Sylon (Rhizocephalan Disease) of Shrimp and Prawns

Category

Category 2 (In Canada and of Regional Concern)

Common, generally accepted names of the organism or disease agent

Sylon infection, Rhizocephalan disease of shrimps.

Scientific name or taxonomic affiliation

Sylon sp.; the only recognized species is Sylon hippolytes.

Geographic distribution

Widely distributed in shrimp and prawn populations of the northern hemisphere: North Atlantic Ocean including the coasts of Iceland, Spitzbergen, Greenland, Shetland Isles, and Franz Josef Land; coastal areas of the North Pacific Ocean including the adjacent Bering Sea, Chukchi Sea, Sea of Okhotsh and North Sea of Japan.

Host species

Known from 21 species of Caridea shrimp belonging to three families: Crangonidae, Pandalidae and Hippolytidae.

Impact on the host

Roots of the parasite invade all tissues of the cephalothorax. Infection causes stunting of growth, modification of the secondary sexual characteristics (i.e. morphological alterations of the appendix masculina and appendix interna on the endopod of the second pleopods) and castration. Infected prawns usually die when the parasite has completed its life cycle. The few surviving prawns are marked by obvious brownish to black scars in tissues formerly inhabited by the parasite. Sylon sp. usually occurs in low prevalences (less than 5%) on many species of shrimp throughout the northern hemisphere. However, high prevalences (up to 47%) were found on some stocks of prawns (Pandalus platyceros) in northern British Columbia while stocks of P. platyceros in southern British Columbia are not infected.

Diagnostic techniques

Gross Observations: The externa is usually attached to the ventral surface of the abdomen and depending on the stage of infection can be a pinkish to white coloured plump ovoid sac (growing to about 1.5 cm in length and 1.0 cm in width) or can be grayish coloured and wrinkled when spent. Mature cyprid larvae expelled from the externa are ovoid in shape and approximately 170µm long, this stage has been observed to swim rapidly with a flicking action of the posterior appendages and to walk on solid surfaces using its antennal appendages with their suction cup-like extremities.

Figure 1. Pandalus platyceros with a large white coloured Sylon sp. externa (arrow) protruding from the ventral surface of the abdomen.

Figure 2. Pandalus platyceros showing a black scar (S) on the ventral surface of the abdomen at the attachment site of a lost Sylon sp. externa. Also visible are brownish to black coloured interna (I) that are the necrotic and melanized roots of the parasite.

Figure 3. Three specimens of Spirontocaris holmesi showing the developmental progression of Sylon sp. externae. The top specimen has a recently emerged small bright pink externa containing developing ova. The middle specimen has a large plump externa containing cyprid larvae in an advanced stage of development. The bottom specimen has a grayish coloured wrinkled (spent) externa from which most of the cyprid larvae have been expelled.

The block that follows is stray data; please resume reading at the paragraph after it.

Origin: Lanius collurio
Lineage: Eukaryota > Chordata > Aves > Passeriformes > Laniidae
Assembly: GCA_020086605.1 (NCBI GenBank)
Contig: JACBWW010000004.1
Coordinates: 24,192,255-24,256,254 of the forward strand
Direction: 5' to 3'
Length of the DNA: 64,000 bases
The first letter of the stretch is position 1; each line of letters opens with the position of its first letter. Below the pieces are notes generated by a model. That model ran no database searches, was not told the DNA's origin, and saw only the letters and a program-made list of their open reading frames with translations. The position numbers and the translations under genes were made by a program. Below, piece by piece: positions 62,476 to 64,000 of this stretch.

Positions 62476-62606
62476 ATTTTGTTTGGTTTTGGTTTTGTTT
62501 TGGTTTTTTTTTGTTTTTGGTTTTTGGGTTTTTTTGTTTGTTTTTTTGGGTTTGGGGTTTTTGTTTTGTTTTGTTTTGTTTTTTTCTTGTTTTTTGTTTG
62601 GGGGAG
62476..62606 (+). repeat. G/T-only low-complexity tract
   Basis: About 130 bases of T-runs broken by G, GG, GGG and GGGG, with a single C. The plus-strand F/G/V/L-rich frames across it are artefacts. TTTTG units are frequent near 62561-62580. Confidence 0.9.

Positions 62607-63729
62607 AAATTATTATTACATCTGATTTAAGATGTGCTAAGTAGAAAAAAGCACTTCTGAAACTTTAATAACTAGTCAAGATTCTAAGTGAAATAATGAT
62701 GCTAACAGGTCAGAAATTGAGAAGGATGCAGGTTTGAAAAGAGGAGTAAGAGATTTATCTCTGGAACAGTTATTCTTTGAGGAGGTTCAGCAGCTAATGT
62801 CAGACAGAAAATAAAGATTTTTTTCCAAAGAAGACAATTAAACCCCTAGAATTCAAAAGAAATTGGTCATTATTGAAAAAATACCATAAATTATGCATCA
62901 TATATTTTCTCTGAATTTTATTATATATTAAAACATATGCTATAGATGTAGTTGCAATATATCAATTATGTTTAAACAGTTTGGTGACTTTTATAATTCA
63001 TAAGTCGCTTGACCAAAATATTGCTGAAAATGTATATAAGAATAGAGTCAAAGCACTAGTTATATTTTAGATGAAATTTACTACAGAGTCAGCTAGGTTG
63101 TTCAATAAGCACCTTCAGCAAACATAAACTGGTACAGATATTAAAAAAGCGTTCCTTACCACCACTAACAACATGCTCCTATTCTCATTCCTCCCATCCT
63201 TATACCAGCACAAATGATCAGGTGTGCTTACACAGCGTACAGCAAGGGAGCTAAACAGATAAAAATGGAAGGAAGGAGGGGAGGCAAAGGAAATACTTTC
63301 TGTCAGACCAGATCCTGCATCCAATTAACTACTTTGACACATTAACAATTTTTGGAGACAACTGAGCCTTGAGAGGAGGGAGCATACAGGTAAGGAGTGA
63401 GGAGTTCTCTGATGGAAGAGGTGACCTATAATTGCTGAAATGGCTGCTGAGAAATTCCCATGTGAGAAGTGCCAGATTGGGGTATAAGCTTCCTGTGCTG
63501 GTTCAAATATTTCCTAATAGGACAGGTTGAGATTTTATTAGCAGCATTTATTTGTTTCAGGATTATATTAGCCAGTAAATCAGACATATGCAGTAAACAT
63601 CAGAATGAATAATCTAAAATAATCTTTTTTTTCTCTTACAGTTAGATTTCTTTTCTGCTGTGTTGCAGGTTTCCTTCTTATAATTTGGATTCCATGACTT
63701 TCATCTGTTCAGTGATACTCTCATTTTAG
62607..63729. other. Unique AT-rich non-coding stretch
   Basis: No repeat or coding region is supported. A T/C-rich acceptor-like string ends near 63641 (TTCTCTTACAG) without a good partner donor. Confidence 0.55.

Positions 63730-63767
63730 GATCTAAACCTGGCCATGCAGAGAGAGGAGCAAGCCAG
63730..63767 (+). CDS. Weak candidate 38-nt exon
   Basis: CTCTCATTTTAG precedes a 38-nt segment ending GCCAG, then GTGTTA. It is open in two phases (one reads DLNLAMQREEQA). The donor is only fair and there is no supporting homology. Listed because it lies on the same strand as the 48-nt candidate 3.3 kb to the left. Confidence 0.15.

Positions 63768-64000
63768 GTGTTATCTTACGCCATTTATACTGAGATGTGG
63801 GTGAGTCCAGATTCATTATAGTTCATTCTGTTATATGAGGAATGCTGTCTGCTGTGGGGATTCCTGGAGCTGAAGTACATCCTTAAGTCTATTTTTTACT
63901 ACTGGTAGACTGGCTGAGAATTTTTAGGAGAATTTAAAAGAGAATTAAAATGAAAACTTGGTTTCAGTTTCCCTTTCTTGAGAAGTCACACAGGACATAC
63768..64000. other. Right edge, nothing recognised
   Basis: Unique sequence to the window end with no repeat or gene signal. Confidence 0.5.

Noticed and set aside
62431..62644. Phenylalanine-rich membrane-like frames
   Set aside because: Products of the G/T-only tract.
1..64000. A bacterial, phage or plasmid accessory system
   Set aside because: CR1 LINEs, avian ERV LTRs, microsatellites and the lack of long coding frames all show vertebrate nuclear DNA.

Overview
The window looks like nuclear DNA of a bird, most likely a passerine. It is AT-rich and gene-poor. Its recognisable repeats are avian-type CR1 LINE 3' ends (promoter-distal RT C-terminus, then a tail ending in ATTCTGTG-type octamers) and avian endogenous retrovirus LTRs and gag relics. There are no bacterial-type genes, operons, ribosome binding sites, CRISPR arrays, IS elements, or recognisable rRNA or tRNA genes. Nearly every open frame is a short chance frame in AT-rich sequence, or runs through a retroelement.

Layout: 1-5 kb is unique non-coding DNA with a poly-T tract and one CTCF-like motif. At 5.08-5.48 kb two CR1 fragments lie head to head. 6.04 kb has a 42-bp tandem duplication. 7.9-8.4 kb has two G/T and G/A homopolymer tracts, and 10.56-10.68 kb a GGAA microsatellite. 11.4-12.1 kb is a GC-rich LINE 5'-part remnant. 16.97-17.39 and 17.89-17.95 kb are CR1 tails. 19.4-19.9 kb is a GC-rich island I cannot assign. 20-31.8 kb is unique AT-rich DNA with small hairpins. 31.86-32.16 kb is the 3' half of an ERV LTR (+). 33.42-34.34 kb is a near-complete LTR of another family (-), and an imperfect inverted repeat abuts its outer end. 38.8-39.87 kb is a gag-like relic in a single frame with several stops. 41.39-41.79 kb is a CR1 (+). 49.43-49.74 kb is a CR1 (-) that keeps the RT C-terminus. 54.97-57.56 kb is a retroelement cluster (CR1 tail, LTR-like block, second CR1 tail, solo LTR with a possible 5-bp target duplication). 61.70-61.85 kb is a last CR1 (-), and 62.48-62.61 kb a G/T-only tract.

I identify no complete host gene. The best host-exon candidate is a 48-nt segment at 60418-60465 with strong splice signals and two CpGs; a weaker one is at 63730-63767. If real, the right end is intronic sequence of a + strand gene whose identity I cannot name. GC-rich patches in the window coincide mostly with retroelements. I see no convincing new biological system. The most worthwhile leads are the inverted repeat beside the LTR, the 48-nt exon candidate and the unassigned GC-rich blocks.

Figure 4. Wet mount preparation of a Sylon sp. cyprid larva showing the posterior appendages (P) and antennal appendages (A).

Histology: Parasite roots called interna can be observed within and around the organs of the cephalothorax. If the parasite is intact, there is usually no cellular response by the host to the infection. When the externa is lost, a massive melanotic inflammatory response occurs around the interna causing the interna to die and acquire a brown colour.

Figure 5. Histological section through branches of a healthy interna (arrows) of Sylon sp. between the hepatopancreas tubules (T) and gonad (G) within the cephalothorax of Pandalus platyceros. Haemotoxylin and eosin stain.

Methods of control

No known methods of prevention or control. In British Columbia, there is great concern that the Sylon infecting prawns (P. platyceros) is different from that affecting other species of shrimp. Until the risk of introducing the abundant prawn Sylon found in prawn stocks from northern B.C. to uninfected southern prawn stocks can be accurately assessed, there will have to be restrictions/controls placed on commercial fisherman who wish to transport live prawns from northern stocks to southern markets.

References

Bower, S.M. and J.A. Boutillier. 1988. Enigma of Sylon (Crustacea: Rhizocephala) infections on the shrimp Pandalus platyceros, in British Columbia. Abstracts Third International Colloqium on Pathology of Marine Aquaculture, Gloucester Point, VA. 2-6 October 1988, p. 59-60.

Bower, S.M. and J.A. Boutillier. 1989. Extent of castration of prawns (Pandalus platyceros) by Sylon (Crustacea: Rhizocephala). Abstract. Journal of Shellfish Research 8(2): 467.

Bower, S.M. and J.A. Boutillier. 1990. Sylon (Crustacea: Rhizocephala) infections on the shrimp in British Columbia. In: F.O. Perkins and T.C. Cheng (eds.). Pathology in Marine Science. Academic Press, p. 267-275.

Butler, T.H. 1980. Shrimps of the Pacific coast of Canada. Canadian Bulletin of Fisheries and Aquatic Sciences 202, p. 11-15.

Høeg, J. and J. Lützen. 1985. Marine Invertebrates of Scandinavia, No. 6. Crustacea Rhizocephala. Norwegian University Press, Oslo, p. 24-27.

Jensen, P.G., J.T. Høeg, S. Bower and A.V. Rybakov. 1994. Scanning electron microscopy of lattice organs in cyprids of the Rhizocephala Akentrogonida (Crustacea: Cirripedia). Canadian Journal of Zoology 72: 1018-1026.

Lützen, J. 1981. Observations on the rhizocephalan barnacle Sylon hippolytes M. Sars parasitic on the prawn Spirontocaris lilljeborgi (Danielssen). Journal of Experimental Biology and Ecology 50: 334-347.

Citation Information

Bower, S.M., Meyer, G.R. (1998): Synopsis of Infectious Diseases and Parasites of Commercially Exploited Shellfish: Sylon (Rhizocephalan Disease) of Shrimp and Prawns.

Date last revised: August 1998
Comments to Susan Bower

Date modified: